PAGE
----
Only, when he returned to work, everything changed again.
If he wasn’t out with his friends, he was slumped out on the sofa, not paying me or Poppy any attention.
And his constant fixation with his phone was grinding on me.
What’s so interesting on there?
He’d even take it to the bathroom with him!
One night in April 2017, six weeks after
He was on his feet now, anger in his eyes, screaming vile abuse
Poppy was born, my suspicions got the better of me.
As soon as Sam started snoring drunkenly on the sofa, I seized the opportunity.
Picking up his phone, I flicked through and gasped.
He had what appeared to be the number for an escort agency saved in his contacts.
‘How could you?’ I cried, shaking him awake.
When I said what I’d found on his phone, he said it was a joke between him and the work lads.
But I’d had enough. Picking up Poppy, I started walking towards the stairs.
But Sam was on his feet now, anger in his eyes.
Screaming vile abuse, his fist shot towards me but missed and flew through the door.
Scared, I quickly carried Poppy upstairs.
‘I want to hold her,’ he said, slurring his words, as he followed me into the bedroom. ‘No, you’re drunk,’ I barked. Suddenly, his one hand gripped around my neck and, eyes blazing, he pulled back his fist as if to punch me.
Afraid he’d hurt Poppy, I begged him to stop. He hesitated, then let go. Poppy still in my arms, I lunged for my phone, but Sam was too quick.
Suddenly his hands were round my throat again and he was pinning me down on the bed.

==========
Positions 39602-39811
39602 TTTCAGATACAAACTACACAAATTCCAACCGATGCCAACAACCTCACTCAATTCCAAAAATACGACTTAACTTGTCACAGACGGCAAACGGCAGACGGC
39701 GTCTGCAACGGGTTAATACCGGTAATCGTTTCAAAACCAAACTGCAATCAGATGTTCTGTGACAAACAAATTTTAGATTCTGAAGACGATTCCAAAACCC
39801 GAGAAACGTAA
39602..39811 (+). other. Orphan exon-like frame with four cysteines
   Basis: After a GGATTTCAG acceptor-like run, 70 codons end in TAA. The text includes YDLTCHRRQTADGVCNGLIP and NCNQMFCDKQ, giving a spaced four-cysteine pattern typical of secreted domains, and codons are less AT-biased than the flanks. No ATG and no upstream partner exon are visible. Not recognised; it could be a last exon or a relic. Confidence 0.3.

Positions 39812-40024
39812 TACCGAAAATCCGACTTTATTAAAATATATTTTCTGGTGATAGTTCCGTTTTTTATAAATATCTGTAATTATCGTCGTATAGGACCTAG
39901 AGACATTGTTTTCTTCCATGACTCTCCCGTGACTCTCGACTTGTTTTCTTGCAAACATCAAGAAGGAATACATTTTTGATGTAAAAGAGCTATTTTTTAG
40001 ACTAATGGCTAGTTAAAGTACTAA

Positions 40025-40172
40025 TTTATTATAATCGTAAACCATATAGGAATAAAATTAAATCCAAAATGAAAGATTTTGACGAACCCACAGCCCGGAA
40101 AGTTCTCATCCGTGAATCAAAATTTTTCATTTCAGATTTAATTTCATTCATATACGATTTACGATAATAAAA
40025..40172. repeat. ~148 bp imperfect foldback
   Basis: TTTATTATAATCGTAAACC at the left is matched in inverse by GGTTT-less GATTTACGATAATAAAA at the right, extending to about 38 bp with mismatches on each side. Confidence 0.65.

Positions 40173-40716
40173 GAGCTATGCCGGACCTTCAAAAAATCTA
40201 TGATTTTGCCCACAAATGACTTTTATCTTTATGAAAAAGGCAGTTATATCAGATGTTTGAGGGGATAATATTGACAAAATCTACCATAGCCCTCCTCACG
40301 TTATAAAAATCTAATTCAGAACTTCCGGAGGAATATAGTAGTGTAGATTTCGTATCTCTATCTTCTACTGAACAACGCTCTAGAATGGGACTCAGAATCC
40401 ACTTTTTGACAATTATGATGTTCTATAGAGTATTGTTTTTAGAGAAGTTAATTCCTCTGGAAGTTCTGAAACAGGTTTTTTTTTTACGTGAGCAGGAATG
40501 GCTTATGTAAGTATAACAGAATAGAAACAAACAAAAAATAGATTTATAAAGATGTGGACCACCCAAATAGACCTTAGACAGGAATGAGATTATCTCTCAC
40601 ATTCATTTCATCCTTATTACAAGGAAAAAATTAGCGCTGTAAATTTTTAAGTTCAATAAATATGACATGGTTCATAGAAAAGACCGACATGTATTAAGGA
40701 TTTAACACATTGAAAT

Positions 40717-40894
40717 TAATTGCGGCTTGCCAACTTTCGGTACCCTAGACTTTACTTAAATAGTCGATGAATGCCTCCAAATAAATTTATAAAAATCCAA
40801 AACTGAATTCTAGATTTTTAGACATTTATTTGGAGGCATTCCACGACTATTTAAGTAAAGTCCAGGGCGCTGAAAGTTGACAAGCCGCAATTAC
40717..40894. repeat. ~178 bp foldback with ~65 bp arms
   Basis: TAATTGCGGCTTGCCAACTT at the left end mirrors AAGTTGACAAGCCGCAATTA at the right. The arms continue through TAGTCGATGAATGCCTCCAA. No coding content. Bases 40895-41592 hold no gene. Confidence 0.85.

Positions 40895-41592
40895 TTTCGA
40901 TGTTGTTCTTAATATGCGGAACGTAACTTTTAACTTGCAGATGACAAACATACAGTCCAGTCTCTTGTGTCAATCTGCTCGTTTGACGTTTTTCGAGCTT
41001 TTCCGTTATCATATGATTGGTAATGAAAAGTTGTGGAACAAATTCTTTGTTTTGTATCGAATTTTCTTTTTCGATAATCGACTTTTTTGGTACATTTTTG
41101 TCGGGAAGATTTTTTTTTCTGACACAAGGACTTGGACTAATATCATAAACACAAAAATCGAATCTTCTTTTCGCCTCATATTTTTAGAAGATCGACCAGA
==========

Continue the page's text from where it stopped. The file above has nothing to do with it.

Terrified, I tried to cover Poppy’s head, didn’t want her seeing what he was doing.
‘Mind the baby,’ Sam kept saying, though he was the one strangling me!
When he finally released me, I gasped for air.
But I didn’t care about me. Stroking her tiny head, I prayed that Poppy would never remember this chaos, or the danger that her dad had put her in.
‘I’m sorry,’ he muttered, before running downstairs and out of the front door.
Vanished again, leaving me to pick up the pieces.
As I tried to comfort Poppy, I was in bits myself.
The police arrived soon after he left, called to the house by a neighbour.
I told them everything. I stayed at my mum’s that night, too terrified Sam would return to the house. He was arrested soon after and charged with assault. In June 2017, Samuel Foulkes, 25, admitted assault at Flintshire Magistrates Court. Magistrates said that it was a ‘cowardly assault of a woman with a baby in her arms’.
The court heard that, when interviewed, Sam admitted the argument had been sparked over the number of an escort agency being found on his phone.
His defence argued that he’d suffered post-traumatic stress disorder from his time in the Army.
Maybe he was suffering. But that didn’t make what he did to me OK.
Sam was placed on a 12month community order with rehabilitation and 200 hours unpaid work, and fined £85 costs and an £85 surcharge. After, Sam begged me to forgive him. Foolishly, I did – hoping he would change and be a real father for Poppy. Of course he didn’t. Within days of moving back in, he was back to his partying ways. So I ended it for good. The Sam I fell in love with had vanished long ago, and I’d had enough.
Any man who attacks a woman isn’t worth it. I’ll never put up with that again.
Me and Samuel in late 2016
Samuel – what happened to the man of my dreams?
With my little girl today